Mr. Jones, a black warehouse worker, bought campaign signs for his yard and made sure his family had valid voter registration cards. He and his wife cast their votes 10 days early to avoid last-minute problems at the polls.

So imagine Mr. Jones’s disappointment this week when he got word of a rumor making its way around his humble southeastern part of town — that early voting is nothing more than a new disenfranchisement scam, that early votes are likely to be lost and never counted.

“I went to the library where I voted and I said, ‘Ma’am, I heard rumors that early voting is dangerous, is that true?’ ” Mr. Jones, 47, said he had asked an election worker. “She said: ‘It’s pretty well safe. I wouldn’t worry about it.’ ”

But in conversations with about a dozen Jacksonville residents in cafes, outside churches and at their homes over three days, Mr. Jones and many of his black neighbors worry anyway, unable to put aside the nagging feeling that somehow their votes will not be counted.

Wounds have not healed here in Duval County since the mangled presidential election of 2000, when more than 26,000 ballots were discarded as invalid for being improperly punched. Nearly 40 percent of the votes were thrown out in the predominantly Democratic-leaning African-American communities around Jacksonville, a reality that has caused suspicions of racial bias to linger, even though intentional disenfranchisement was never proved.

Now, in a show of early election enthusiasm, more than 84,200 people have already voted in Duval County, surpassing the number of early votes cast in the last presidential election. Added to 33,800 absentee ballots collected so far, the numbers show that 22 percent of registered voters cast their ballots as of Oct. 27, county election officials said.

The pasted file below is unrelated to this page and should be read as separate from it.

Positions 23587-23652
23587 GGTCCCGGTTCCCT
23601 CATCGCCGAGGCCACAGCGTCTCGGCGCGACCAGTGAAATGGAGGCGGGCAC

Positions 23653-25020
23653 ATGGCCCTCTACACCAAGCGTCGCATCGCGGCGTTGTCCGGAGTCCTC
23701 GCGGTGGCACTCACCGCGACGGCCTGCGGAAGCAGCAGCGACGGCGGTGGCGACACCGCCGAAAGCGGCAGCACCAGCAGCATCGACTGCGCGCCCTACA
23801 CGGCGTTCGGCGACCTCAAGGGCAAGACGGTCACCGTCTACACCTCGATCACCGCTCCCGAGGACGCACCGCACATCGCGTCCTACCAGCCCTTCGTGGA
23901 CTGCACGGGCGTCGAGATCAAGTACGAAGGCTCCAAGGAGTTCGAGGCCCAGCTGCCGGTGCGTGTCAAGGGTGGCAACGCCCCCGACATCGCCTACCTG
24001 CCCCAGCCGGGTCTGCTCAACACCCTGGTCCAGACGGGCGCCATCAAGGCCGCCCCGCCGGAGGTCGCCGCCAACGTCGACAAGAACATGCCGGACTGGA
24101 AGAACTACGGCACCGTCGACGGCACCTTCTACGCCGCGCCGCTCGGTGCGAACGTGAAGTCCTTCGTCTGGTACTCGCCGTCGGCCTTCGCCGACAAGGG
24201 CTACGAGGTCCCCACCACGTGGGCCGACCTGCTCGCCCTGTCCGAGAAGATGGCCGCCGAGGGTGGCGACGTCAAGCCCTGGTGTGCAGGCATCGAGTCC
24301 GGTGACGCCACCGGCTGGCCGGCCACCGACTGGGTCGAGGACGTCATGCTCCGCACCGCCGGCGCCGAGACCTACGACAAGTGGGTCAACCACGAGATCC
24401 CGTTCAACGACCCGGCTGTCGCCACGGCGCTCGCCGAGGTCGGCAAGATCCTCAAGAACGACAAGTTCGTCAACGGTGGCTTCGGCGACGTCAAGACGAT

But amid excitement over Mr. Obama’s historic candidacy and the chance that the country might choose an African-American president within a matter of days, there is an unmistakable sense of anxiety among blacks here that something will go wrong, that victory will slip away.

“They’re going to throw out votes,” said Larone Wesley, a 53-year-old black Vietnam veteran. “I can’t say exactly how, but they are going to accomplish that quite naturally. I’m so afraid for my friend Obama. I look at this through the eyes of the ’60s, and I feel there ain’t no way they’re going to let him make it.”

Mr. Wesley refuses to vote early. “I don’t believe the machines work properly in general,” he said, “and they really don’t work properly when they think you’re voting for Obama.”

Mr. Wesley’s wife, Paris, disagrees and thinks the best thing she can do is get to her polling place before Nov. 4. “I want to go early so that if I see and hear anything that’s not in keeping with the rules and regulations, I can make a call,” she said. “As far as faith in the system, I don’t have faith in the system. I just pray we have people in the polls who will be honest and watchful.”

Some things have not changed since 2000: Florida is still a battleground. Mr. Obama and Senator John McCain, the Republican nominee, are in hot pursuit of the state’s 27 electoral votes, which could prove crucial for victory.

Other important things have changed. In 2004, there were only minor glitches. Duval County has done away with its old confusing ballot and upgraded its scanning machinery. It also has a new elections supervisor, Jerry Holland, who has reached out to blacks and earned their respect.

The skepticism about early voting is confounding to many officials because it is intended to make voting easier and more accessible, and was recently promoted in Jacksonville by Mr. Obama’s wife, Michelle Obama.

Mr. Holland said that the number of people, including blacks, who had turned out to vote early showed that misgivings were not widespread. Of the 84,273 residents who had voted as of Sunday, more than 30,900 were black.

“Obviously, we’ve come a long way since 2000,” Mr. Holland said. “For some people, it may have taken eight years to rebuild confidence. For others, it might take another election cycle. The goal is to keep building confidence one voter at a time.”

He added: “We will have record numbers. It may be feasible to get 50 percent of our voters before the election.”

Still, suspicions linger that something — faulty machines, misread ballots, mysteriously lost votes — will deny Mr. Obama some of the support that he has.